How to Ask for a Raise When You Feel Underpaid

Whether you’re an entry-level worker or have been with your company for years, if you feel like you’re being underpaid, asking for a raise can be one of the most stressful and intimidating conversations you have to have at work. You don’t want to appear ungrateful or greedy, but you also need to get paid what you’re worth — it’s not just about your paycheck; it’s about building a life that leaves room for financial flexibility and freedom, too.

Gather evidence that shows how you add value

If you’re going to ask for a raise, you need to be able to back up your request with evidence. Gather data that shows how much you contribute to the company and how your work has helped improve things. If you can show that you’re an invaluable asset to the team, you’ll be in a much better position to negotiate a higher salary. Put together a list of goals that you want to achieve over the next six months and then track them on a spreadsheet or app like Asana. Show this list to your boss so they can see how valuable you are!

Understand why it makes sense for them to pay more

It’s important to remember that when you’re asking for a raise, you’re not just asking for more money. You’re asking for more money because you believe you’re worth more money. And in order to convince your boss that you’re worth more money, you need to be able to articulate why:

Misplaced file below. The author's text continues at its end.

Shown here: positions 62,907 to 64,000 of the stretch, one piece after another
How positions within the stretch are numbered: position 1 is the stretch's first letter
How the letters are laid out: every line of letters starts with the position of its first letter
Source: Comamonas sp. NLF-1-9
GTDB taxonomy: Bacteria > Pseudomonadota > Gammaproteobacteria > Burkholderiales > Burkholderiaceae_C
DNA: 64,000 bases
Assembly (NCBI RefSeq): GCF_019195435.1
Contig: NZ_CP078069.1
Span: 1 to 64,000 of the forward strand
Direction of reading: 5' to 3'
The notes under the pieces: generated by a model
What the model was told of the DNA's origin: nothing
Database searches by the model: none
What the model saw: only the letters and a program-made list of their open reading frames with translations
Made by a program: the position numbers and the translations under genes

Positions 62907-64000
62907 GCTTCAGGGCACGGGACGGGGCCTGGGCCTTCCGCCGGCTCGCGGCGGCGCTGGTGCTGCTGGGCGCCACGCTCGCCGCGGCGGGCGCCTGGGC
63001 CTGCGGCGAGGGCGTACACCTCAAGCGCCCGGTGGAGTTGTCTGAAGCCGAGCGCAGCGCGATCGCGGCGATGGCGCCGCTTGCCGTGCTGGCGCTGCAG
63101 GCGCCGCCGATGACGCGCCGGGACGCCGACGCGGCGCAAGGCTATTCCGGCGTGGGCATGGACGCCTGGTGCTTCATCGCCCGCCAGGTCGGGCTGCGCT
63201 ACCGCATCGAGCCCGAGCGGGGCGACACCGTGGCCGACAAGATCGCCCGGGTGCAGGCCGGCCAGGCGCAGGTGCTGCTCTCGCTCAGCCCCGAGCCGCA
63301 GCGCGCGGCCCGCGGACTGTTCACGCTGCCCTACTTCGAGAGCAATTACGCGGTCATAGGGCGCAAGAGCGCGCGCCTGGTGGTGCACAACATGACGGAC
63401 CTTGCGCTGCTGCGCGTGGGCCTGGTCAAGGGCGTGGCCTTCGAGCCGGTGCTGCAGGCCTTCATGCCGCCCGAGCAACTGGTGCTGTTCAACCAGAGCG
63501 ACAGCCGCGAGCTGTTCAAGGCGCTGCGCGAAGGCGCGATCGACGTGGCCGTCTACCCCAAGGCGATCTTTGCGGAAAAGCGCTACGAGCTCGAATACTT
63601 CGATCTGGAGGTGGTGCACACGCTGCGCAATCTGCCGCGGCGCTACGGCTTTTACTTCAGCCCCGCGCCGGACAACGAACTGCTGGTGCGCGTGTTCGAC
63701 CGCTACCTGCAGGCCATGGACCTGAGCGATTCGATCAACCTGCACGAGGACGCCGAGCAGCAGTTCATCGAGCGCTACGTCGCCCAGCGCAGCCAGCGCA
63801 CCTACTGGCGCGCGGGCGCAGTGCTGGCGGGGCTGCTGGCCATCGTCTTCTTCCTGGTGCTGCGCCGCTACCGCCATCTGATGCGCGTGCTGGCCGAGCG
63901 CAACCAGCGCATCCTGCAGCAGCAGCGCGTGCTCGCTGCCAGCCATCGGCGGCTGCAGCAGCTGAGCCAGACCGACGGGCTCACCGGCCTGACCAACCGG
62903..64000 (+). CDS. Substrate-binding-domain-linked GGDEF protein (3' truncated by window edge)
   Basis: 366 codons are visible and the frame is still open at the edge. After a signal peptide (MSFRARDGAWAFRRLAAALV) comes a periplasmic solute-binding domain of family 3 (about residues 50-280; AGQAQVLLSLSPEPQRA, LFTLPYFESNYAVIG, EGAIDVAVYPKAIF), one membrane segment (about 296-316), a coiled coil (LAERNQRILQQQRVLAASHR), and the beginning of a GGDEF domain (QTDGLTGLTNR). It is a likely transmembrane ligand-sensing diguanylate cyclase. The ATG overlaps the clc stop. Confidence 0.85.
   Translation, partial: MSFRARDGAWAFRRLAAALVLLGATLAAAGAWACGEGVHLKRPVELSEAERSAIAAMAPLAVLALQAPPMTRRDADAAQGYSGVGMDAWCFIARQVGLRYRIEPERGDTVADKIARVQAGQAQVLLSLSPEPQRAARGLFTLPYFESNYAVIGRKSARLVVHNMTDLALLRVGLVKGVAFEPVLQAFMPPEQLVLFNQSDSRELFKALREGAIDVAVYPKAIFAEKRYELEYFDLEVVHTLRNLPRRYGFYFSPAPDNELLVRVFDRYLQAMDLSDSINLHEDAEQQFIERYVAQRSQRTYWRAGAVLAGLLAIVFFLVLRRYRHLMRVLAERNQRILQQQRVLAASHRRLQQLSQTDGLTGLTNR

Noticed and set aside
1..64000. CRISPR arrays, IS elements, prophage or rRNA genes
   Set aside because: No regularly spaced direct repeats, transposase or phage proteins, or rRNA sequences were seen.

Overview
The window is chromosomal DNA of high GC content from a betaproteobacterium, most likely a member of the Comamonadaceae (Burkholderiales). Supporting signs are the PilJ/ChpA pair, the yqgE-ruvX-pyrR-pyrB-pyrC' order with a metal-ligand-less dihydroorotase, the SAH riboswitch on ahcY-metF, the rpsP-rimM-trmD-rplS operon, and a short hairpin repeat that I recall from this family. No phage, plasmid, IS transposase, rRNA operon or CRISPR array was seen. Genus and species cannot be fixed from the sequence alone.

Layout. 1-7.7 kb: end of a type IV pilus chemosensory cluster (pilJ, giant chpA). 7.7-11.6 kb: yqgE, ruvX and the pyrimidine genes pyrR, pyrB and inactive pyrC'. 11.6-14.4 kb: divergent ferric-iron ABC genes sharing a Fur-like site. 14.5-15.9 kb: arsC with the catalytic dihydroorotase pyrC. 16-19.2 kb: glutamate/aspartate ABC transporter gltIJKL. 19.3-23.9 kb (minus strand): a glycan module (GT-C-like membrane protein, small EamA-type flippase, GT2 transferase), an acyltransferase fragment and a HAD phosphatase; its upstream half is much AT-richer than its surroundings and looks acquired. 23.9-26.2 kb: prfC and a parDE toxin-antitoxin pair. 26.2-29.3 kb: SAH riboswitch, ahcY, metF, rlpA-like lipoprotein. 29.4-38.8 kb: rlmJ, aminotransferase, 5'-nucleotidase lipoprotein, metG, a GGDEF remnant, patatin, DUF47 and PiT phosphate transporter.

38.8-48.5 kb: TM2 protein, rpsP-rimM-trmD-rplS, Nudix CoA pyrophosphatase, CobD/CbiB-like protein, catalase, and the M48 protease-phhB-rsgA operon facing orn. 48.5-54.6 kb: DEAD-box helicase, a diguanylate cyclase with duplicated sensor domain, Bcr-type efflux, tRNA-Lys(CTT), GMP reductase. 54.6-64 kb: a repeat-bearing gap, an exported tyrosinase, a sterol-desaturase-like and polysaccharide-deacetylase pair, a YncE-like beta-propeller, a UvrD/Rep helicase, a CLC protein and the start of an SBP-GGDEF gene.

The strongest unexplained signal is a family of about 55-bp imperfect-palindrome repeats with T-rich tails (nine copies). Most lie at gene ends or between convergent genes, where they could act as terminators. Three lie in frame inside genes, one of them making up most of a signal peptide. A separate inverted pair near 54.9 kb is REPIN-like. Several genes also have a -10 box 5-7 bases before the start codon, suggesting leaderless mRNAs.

1. Think about the company and how you can contribute to its success. 
  2. Look at how much time you spend on projects and how much impact it has on the company. 
  3. Identify all of the things you do as part of your job, and make sure they match what the company wants from their employees. 
  4. Be prepared with specific examples of why the company would benefit from paying you more money.

Prepare yourself mentally

Before you go into your boss’s office to ask for a raise, it’s important to prepare yourself mentally. This means getting rid of any self-doubt and having confidence in your abilities. You should also have a clear idea of what you’re asking for and why you deserve it. Remember, your boss is more likely to give you a raise if you’re able to articulate your value.

Practice your pitch before asking in person

Before you ask for a raise, it’s important that you have a clear idea of what you want to say. You should rehearse your pitch so that you can deliver it confidently and calmly. Here are a few things to keep in mind: 

Have you asked for a raise before and wished you knew something before going in? Send us your advice so we can share it!



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